12April

10 Ways Adults Can Help Prevent Bullying

10 Ways Adults Can Help Prevent Bullying


On Sunday, April 15, Atlanta Council BBYO is partnering with The Bully Project for a screening of the film BULLY, which depicts a “year in the life” of North America’s Bullying crisis. The film is showing at 2pm at the Landmark Midtown Art Theater. It is recommended to get tickets in advance.

Following the film, Rebecca Stapel-Wax, director of The Rainbow Center, a program of Jewish Family & Career Services (JF&CS), will facilitate a discussion.  JF&CS, through both The Rainbow Center and the Child & Adolescent Services – Tools for Families division, offers a wealth of resources dedicated to preventing bullying, supporting victims and helping heal the wounds. Below are 10 ways parents can help prevent bullying and protect our kids.

  • 1.    Learn as much as you can about bullying among children and youth.
  • 2.    Talk with children in your family about bullying and your expectations about their behavior.
  • 3.    Report bullying that your children experience or that you witness.
  • 4.    Remember that actions sometimes speak louder than words. Be sure that you treat others in a respectful way and that you don't inadvertently model bullying behavior yourself.
  • 5.    Be watchful for possible signs of bullying among children in your family. Talking openly with children and youth in your home is important, but often children are reluctant to talk with adults about bullying that they've experienced or taken part in. Be watchful for behaviors and other signs that your child might be involved in bullying. Know the warning signs and take immediate action if you suspect bullying.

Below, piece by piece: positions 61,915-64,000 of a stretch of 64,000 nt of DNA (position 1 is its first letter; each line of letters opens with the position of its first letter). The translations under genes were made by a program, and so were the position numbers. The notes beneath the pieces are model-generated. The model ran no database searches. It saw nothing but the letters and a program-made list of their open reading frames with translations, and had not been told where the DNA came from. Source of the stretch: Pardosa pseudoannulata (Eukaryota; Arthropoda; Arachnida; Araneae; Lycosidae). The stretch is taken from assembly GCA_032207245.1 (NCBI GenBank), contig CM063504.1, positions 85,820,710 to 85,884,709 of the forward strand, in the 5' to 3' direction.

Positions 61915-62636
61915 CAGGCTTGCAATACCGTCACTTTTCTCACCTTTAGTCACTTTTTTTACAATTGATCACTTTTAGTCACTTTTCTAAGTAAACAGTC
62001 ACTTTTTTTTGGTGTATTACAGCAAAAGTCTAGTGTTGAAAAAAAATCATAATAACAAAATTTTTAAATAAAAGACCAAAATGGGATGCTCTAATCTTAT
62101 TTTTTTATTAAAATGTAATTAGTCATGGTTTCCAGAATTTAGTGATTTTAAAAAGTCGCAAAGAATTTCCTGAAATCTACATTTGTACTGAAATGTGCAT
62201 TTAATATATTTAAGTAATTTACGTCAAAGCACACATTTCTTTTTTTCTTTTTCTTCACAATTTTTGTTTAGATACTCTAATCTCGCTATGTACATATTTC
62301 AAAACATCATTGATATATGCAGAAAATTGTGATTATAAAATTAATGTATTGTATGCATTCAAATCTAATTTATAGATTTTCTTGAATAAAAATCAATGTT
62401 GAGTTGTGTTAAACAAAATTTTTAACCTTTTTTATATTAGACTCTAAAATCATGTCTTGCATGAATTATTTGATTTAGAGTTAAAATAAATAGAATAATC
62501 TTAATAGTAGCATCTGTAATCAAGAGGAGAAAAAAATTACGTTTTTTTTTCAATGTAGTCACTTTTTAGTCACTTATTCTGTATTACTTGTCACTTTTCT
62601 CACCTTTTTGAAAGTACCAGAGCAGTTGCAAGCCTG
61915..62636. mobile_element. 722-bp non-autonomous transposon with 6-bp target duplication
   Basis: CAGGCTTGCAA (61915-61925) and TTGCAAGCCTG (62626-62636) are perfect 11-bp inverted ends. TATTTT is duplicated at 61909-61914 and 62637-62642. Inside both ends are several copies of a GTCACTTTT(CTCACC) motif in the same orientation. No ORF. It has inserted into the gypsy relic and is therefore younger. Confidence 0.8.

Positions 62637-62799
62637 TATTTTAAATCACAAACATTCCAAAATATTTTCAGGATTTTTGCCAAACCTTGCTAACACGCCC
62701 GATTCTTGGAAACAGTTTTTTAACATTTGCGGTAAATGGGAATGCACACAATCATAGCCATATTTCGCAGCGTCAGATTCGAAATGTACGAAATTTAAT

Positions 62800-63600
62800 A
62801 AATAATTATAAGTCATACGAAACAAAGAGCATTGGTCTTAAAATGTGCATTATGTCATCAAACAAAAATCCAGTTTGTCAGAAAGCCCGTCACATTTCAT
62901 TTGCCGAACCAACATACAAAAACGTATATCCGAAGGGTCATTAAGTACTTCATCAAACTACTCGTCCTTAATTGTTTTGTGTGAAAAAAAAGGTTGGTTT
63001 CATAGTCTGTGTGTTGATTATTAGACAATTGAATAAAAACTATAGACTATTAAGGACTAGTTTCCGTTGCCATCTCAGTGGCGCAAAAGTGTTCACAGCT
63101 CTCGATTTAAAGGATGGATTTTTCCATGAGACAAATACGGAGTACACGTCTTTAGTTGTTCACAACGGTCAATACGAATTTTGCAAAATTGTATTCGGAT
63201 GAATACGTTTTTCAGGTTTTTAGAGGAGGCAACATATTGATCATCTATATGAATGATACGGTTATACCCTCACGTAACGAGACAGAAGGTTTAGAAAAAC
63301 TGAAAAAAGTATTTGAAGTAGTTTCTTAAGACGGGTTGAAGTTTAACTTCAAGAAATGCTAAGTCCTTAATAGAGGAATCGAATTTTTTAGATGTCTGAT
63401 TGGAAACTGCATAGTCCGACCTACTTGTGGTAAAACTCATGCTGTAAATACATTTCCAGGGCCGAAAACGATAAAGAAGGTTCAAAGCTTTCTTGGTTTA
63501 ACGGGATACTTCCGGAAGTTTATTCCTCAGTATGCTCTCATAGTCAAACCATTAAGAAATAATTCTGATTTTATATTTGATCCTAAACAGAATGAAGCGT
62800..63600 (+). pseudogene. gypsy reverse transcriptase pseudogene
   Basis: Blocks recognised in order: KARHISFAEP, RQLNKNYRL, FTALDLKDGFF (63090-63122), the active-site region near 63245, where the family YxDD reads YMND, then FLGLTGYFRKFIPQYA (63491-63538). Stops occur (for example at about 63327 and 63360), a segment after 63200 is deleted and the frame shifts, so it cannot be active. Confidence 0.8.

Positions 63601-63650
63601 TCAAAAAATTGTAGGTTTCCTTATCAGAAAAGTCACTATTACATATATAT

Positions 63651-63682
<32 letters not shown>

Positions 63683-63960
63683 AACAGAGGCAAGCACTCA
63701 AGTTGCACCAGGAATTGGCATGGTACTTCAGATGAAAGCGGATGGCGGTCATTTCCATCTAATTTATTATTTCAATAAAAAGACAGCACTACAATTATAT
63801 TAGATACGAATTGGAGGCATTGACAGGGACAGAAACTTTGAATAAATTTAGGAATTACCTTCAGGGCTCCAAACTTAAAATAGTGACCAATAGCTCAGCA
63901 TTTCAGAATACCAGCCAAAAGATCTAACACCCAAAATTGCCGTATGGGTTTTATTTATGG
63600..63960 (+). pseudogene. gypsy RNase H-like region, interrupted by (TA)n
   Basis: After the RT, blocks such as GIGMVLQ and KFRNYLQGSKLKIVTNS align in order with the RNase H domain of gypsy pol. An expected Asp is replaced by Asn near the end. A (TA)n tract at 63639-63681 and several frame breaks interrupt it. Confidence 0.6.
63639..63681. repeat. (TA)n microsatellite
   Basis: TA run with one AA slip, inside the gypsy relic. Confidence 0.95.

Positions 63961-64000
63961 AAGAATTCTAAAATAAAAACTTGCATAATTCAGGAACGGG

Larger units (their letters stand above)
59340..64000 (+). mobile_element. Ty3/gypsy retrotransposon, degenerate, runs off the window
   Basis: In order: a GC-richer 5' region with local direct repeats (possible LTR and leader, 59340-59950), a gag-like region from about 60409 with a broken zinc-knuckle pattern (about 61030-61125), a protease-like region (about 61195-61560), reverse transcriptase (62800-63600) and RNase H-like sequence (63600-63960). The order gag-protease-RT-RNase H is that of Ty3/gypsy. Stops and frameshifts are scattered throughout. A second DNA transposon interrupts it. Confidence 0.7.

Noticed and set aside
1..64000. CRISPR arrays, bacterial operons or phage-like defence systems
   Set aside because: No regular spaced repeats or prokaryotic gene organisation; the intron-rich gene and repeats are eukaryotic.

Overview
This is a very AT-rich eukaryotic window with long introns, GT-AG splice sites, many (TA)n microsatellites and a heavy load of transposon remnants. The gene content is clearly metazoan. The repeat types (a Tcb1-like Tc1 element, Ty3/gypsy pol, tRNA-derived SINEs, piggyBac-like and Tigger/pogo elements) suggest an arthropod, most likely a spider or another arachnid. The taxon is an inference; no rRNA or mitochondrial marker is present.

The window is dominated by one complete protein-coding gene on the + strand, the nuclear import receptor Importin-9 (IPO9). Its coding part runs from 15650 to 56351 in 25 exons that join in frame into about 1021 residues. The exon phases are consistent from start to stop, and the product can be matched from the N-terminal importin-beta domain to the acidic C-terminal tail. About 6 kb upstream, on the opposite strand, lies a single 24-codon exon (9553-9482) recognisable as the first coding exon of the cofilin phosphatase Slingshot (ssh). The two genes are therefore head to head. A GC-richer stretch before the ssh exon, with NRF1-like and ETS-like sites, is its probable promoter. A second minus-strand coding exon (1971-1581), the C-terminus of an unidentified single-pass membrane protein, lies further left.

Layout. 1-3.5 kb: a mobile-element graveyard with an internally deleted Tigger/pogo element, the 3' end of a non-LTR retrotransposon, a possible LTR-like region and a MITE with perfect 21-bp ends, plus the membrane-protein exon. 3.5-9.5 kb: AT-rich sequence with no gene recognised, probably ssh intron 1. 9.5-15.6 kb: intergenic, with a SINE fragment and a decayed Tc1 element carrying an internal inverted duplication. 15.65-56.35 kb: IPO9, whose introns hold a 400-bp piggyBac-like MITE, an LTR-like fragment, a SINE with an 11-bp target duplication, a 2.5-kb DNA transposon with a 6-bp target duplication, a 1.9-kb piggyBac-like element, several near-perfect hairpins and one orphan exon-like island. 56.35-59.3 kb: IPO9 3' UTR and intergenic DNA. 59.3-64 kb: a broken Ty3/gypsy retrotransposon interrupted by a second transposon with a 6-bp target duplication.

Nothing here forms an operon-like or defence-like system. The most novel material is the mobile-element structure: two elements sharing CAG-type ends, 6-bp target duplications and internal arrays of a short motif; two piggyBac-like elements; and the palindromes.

• 6.    If you suspect that a child in your family is being bullied, respond and figure out the possible next steps to take.
  • 7.    If you suspect that a child in your family is the victim of electronic or online bullying, review information on cyber bullying.
  • 8.    If you think a child in your family has bullied (or is continuing to bully) siblings or peers, know the warning signs and take immediate action if you suspect bullying.
  • 9.    If your child has been a witness or bystander to bullying, find out more about the bullying incident. Discuss with your child how they can help another child who is bullied. Depending on where the bullying took place and its severity, report the bullying school authorities, parents, or other adults in charge.
  • 10.    Work with school personnel and other adults in your community to prevent and reduce bullying.  All adults in a community have a responsibility to help keep kids safe and stop bullying among children and youth.

For additional information on JF&CS resources related to anti-bullying and support, please contact us at 770.677.9474.

Written by Rebecca Stapel-Wax, Posted in JF&CS - Hope and Opportunity Happen Here, Child & Adolescent Services, Counseling Services

About the Author

Rebecca Stapel-Wax

Rebecca Stapel-Wax

Rebecca Stapel-Wax is the Director of The Rainbow Center, a program serving the needs of gay, lesbian, bisexual, transgendered (GLBTQ), those questioning their sexual orientation and gender, their families and friends.